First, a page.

Dirt Cheap Cameras hits the dirt, perhaps

Discussion in 'Australia Photography' started by Stephen, Jul 2, 2004.

  1. Stephen

    Stephen Guest

    Dirt Cheap Cameras has been recommended a number of times in this group.

    They (and their parent, Impact Cameras) appear to be in receivership OR
    have been acquired (depending on whom I talk to), and the adminstrator of
    their assets is not yet clear whether I will see the deposit I paid on a
    camera - it depends on the creditors in place when the company is wound up.

    Not ideal, really...

    Perhaps the newly restructured/acquired company will be more robust. But a
    potentially lost deposit is not a good start.
    Stephen, Jul 2, 2004
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  2. Stephen

    Warmingup Guest

    Many thanks for this post......I was window "shopping" online this morning.

    Good luck with the refund.

    Warmingup, Jul 2, 2004
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  3. Stephen

    Seb Guest

    I get the feeling it's only a matter of time before they are not so "dirt
    cheap" any more.

    Seb, Jul 2, 2004
  4. Stephen

    Obake Guest

    if you paid buy credit card try contacting your bank. i use mastercard all
    the time for this reason. a little while back the same thing happened to me
    with e-store. i ordered an item from them and they went into receivership.
    all i had to do was go to the bank and fill out a form. got *all* my money
    Obake, Jul 2, 2004
  5. Stephen

    Scott Howard Guest

    How did you pay the deposit? If it was by credit card then you will get
    your money back one way or the other - just contact your bank and discuss
    it with them.

    Scott Howard, Jul 2, 2004
  6. Stephen

    Miro Guest

    The ASIC online database will reflect any changes in ownership or winding up
    Miro, Jul 2, 2004
  7. Stephen

    Freedom Guest

    they arent cheap.
    Just like every other bullshit sale in this country. Nothing is cheap, you
    always get ripped off.
    The cheaper they claim to be, the more expensive they actually are!
    Freedom, Jul 2, 2004
  8. Stephen

    Kakadu Guest

    I have always believed that firms like dirt cheap are never intended to last
    any length of time. It is an accounting reality that unless you make enough
    profit to maintain your business, pay your taxes, provide an income and
    replace equipment as it ages, you cannot have a viable, long term business.

    It is impossible to maintain any business for any length of time on the
    profit margins DC operate on. Eventually they had to buckle at the knees,
    which is what just happened.

    The part I can't quite comprehend is that so many people buy from these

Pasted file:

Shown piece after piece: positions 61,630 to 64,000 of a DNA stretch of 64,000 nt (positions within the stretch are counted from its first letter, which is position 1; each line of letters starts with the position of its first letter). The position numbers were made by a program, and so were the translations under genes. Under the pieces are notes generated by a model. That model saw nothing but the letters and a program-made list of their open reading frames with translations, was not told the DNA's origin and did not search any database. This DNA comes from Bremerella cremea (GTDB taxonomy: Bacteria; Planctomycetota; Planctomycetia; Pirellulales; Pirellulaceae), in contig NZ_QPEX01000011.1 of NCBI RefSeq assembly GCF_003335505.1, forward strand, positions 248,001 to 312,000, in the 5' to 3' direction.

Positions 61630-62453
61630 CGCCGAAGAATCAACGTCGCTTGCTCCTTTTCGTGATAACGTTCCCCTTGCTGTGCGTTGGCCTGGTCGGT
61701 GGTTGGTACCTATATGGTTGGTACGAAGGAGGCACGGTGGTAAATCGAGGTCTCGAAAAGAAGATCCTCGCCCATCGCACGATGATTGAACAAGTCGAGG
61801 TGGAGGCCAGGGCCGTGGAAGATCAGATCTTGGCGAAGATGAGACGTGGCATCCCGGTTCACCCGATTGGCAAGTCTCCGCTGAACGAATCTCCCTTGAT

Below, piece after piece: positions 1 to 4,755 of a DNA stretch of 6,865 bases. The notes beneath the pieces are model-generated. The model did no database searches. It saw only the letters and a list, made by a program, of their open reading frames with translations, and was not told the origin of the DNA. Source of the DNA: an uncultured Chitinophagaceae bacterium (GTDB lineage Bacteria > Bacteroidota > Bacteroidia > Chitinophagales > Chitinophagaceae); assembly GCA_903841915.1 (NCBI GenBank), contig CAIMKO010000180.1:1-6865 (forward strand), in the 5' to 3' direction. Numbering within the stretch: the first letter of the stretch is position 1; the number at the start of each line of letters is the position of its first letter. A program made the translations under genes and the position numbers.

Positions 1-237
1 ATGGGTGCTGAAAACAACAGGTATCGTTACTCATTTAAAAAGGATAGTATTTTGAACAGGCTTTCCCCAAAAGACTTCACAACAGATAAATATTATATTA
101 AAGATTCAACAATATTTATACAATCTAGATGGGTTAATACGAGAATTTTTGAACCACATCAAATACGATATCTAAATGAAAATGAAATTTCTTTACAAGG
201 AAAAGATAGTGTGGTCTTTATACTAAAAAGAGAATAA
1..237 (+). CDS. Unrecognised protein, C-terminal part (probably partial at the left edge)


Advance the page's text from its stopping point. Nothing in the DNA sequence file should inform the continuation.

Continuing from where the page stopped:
sunset firms that their continuous revival after bankruptcy is assured, even
    though it destabilizes a whole industry, forcing businesses with viability
    to risk bankruptcy trying to stay afloat in competition until they too,
    decide to call it a day. All that is left are department stores and "Teds"
    type chains who bastardise product ranges to "offer" cheaper prices.

    Democracy is what we call it when you can do whatever you please, regardless
    of how it affects others. Maybe distrust, stupidity and deception is part of
    society now. I hope not. Maybe if ASIC required a simple test before letting
    idiots go into business. Something like: How many accountants does it take
    before you learn 10% gross profit will send you broke?

    Even the name???
    Dirt Cheap... Gimme a break!
    Kakadu, Jul 2, 2004
  9. Stephen

    Stephen Guest

    Thanks for the pointer. It says:

    ABN 50 003 455 801

    31/05/2004 020313947 2 505U Notification of Appt of Administrator Under
    S.436a, 436b, 436c, 436e(4), 449b, 449c(1), 449c(4) or 449(6)

    Stephen, Jul 2, 2004
  10. Stephen

    Justin Thyme Guest

    Agreed. Having spent ages in computer retail, the same thing happened there
    too. I'm not in retail anymore but still have plenty of very close
    contacts. One thing that really pisses me off is when customers will go
    into camera/computer shop and ask all the relevant questions, feel the
    product, test it etc, make sure that it will do the job. They'll spend ages
    with a salesperson, then when they are happy with it and ready to buy, they
    come back with "I can buy it from the web for $xxx, can you match it". The
    very reason it is more expensive at the specialist store than from the web
    is because the store has staff who are (or at least should be)
    knowledgeable, who are prepared to spend time with a customer, these staff
    are expensive. The store has retail showroom area which costs a damned site
    more than warehouse space. As a result the store's operating costs are
    significantly higher, so that they _CAN_ show the customer how it works etc,
    so the customer _CAN_ make an informed decision.
    I know HN's are normally not real flash, but the one near me actually has a
    couple of working photographers on their staff - these guys really know
    their stuff. Next door to them are the good-guys - I've actually heard the
    good-guys say "i don't know much about these, but go next door to HN, and
    once you find out the best one for you, come back and we'll knock 10% off
    their price".
    The trouble is, the modern customer doesn't give any value to service, and
    is quite happy to spend an hour with a salesman to get the product info,
    then go away and buy on best price. Ultimately what will happen, is that the
    better class of store will die off, or at the very least stop employing
    knowledgeable people and replace them with 16yo schoolkids. The customer
    won't have any pre-sales service other than what they can get from product
    brochures, and will ultimately waste money on products that aren't suitable.
    I can't remember the exact wording but I heard a saying that went something
    along the lines of "you'll still be enjoying a good product, long after
    you've forgotten the purchase price".
    Justin Thyme, Jul 2, 2004
  11. Stephen

    Miro Guest

    Doesnt sound good.
    Miro, Jul 3, 2004
  12. Stephen

    Miro Guest

    Obviously another G&V imaging customer.
    Miro, Jul 3, 2004
  13. Stephen

    s Guest

    Justin Thyme wrote:

    I LOVE getting good customer service, and if i can find a place that serves
    me well, i'll stick with them as long as the bank-balance will allow, even